How to Co-Parent When You Were Never Married

Co-parenting creates a safer, healthier environment for children after a breakup. When both parents keep their focus on successfully co-parenting, despite the end of their personal relationship, kids are able to better navigate the changes in their family structure. Although you were never married, it’s still possible for you and your ex-partner to work together to co-parent your children.

Start with the basics

There are a lot of decisions that need to be made about parenting your children after a breakup. Typically, unmarried parents will have similar custody decisions to make as divorcing parents. Although things may be amicable in the breakup, it’s important to take the time to get a legal custody and parenting plan in place. 

There are many decisions you’ll need to make so that you can co-parent your children when you were never married. These decisions will impact:

  • Custody and parenting schedules
  • Decision-making authority
  • Access to critical records
  • Communication and access to the children

Set some ground rules

As you begin to figure out how to co-parent when you were never married, you’ll need to set some ground rules about:

  • Custody: Setting up custody is one of the first decisions you’ll need to make so that you can keep your kids’ schedules and lives as uninterrupted as possible. You should focus on keeping routines as consistent as possible for the kids, and your plans can always adjust in the future as circumstances change. 
  • Communication: It’s essential for children to have access to both their parents, regardless of who has physical custody of them. Set some initial guidelines for when you can speak with your children when you don’t have physical custody. 

Continue to work on your relationship

Although your romantic relationship is over, as co-parents you will be in each other’s lives for quite awhile. It’s important for co-parents who were never married to continue to work on their relationship. 

On a recent episode of the podcast, Ben shared how important taking some time away to process was for his relationship with his ex, Nikki. This time away allowed him to check in with himself and work through some of his personal issues. By doing so, he was able to reconnect with Nikki afterwards as a better co-parent.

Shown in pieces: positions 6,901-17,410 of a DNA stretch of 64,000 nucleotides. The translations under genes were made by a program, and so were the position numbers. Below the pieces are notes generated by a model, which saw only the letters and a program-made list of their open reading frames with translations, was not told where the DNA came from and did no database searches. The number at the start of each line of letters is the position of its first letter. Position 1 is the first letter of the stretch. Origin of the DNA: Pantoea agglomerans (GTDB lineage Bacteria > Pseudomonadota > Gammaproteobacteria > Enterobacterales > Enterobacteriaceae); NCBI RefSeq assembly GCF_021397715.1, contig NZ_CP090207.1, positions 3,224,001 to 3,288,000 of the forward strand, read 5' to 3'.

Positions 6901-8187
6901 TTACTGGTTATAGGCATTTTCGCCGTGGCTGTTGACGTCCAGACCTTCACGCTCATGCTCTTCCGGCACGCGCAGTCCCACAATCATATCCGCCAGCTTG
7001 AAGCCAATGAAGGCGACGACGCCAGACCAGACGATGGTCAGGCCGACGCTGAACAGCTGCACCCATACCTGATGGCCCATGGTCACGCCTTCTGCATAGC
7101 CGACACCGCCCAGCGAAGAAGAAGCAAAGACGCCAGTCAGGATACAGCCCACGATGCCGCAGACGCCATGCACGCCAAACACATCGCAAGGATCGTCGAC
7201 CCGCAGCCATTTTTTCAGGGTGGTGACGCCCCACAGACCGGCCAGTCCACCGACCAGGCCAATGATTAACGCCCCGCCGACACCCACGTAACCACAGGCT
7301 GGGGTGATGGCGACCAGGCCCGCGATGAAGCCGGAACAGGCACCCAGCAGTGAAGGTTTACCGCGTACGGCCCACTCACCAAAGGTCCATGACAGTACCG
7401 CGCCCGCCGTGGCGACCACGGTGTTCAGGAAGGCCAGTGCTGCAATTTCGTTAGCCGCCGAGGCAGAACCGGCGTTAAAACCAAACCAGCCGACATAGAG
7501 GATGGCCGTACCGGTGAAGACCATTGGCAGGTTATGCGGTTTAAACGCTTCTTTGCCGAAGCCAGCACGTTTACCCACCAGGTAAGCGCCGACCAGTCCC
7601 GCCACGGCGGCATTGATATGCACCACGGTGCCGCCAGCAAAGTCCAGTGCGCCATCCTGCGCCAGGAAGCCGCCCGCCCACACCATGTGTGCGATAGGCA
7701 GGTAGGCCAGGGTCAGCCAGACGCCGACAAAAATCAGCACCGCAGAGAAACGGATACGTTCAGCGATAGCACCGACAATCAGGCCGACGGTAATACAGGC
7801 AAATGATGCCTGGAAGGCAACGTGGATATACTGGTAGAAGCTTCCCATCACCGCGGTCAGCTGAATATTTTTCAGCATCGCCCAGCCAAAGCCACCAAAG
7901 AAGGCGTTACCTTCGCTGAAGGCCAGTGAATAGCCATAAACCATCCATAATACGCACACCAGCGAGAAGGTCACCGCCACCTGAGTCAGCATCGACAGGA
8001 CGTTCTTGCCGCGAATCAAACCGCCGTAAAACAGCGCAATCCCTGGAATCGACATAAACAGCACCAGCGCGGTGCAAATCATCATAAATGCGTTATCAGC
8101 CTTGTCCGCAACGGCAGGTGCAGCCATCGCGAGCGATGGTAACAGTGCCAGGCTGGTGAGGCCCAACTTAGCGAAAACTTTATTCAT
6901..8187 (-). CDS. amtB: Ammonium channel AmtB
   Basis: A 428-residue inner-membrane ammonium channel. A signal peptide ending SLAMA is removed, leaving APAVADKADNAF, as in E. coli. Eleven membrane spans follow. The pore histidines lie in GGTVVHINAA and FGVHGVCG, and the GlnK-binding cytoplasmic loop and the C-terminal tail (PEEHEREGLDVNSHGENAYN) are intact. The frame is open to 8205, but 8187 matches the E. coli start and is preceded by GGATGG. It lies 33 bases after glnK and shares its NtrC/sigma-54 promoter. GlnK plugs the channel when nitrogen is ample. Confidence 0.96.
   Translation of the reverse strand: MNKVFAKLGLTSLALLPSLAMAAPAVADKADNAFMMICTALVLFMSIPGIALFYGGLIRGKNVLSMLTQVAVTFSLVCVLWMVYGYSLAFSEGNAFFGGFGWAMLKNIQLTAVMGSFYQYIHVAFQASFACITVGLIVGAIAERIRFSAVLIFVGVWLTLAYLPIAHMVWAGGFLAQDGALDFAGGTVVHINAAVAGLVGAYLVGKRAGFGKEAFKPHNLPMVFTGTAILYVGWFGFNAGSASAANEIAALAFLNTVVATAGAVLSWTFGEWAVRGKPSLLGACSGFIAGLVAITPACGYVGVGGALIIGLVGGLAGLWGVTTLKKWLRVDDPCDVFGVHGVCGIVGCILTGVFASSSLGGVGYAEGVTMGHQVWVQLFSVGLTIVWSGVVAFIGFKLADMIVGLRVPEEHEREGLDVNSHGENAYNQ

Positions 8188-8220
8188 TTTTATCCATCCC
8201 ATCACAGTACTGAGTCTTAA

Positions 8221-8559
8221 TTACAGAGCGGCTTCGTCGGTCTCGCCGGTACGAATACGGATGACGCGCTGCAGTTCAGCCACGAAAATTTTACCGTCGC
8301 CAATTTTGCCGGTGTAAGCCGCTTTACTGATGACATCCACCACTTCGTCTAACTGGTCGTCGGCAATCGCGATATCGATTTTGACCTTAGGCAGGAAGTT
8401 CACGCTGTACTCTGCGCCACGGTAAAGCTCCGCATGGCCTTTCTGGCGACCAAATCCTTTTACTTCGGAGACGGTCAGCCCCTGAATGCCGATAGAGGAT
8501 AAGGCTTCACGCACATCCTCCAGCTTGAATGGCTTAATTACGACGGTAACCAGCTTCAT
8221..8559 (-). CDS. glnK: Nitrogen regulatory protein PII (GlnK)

It’s also important for your new relationship with your co-parent to take accountability. Acknowledge the role you played in the breakup and avoid placing blame on your partner. 

How to keep it positive moving forward

Co-parenting is more effective when you create a positive relationship with your ex. You can do this by: 

  • Leaving your ego at the door. When you accept your ex for who they are, it’s easier to work together as co-parents. Focus on the qualities that make your ex a great parent to your children. 
  • Practicing forgiveness. Forgiveness is critical for co-parents who were never married. In addition to forgiving each other for your parts in the breakup, continue to forgive each other as you co-parent. Co-parenting is new to each of you and there will be missteps along the way. Forgive your ex and forgive yourself so that you can both focus on doing what’s best for the kids. 
  • Setting boundaries. Your relationship with your ex will be different now that you are co-parents and not partners. It’s okay to set healthy boundaries for what you share and don’t share with your ex. Focus on communicating about what’s best for the children and keep your personal personal. 

Tips to make it easier to co-parent when you never married

It’s common for co-parents to have different parenting styles. This can make it hard to see eye to eye on raising children, especially when you are no longer living in the same household. Here’s what you can do to make co-parenting easier, even if you were never married:

  • Put the kids first. This is the most important thing you and your ex can do when co-parenting. Keep the focus on what’s best for the kids in all the decisions you make.
  • Find easy ways to communicate. Co-parenting requires a high level of communication. Find an app that makes it easy to plan schedules, communicate throughout the week and track important documents. When possible, chat face-to-face to avoid miscommunications that can occur over text messaging. 
  • Accept your ex for who they are. Co-parenting with your ex, especially when you were never married, is easier when you focus on your shared goal – raising happy, healthy kids. Accept the things you can’t change and focus on working together as co-parents. 

When you and your ex decide to end your relationship, your focus will shift to co-parenting your children. While it’s not always easy, it’s possible to form a productive co-parenting relationship with your ex. Co-parenting when you were never married requires communication and collaboration. When you are intentional about forgiving your ex and yourself, it becomes even easier to keep the focus on successfully co-parenting the children you share.  

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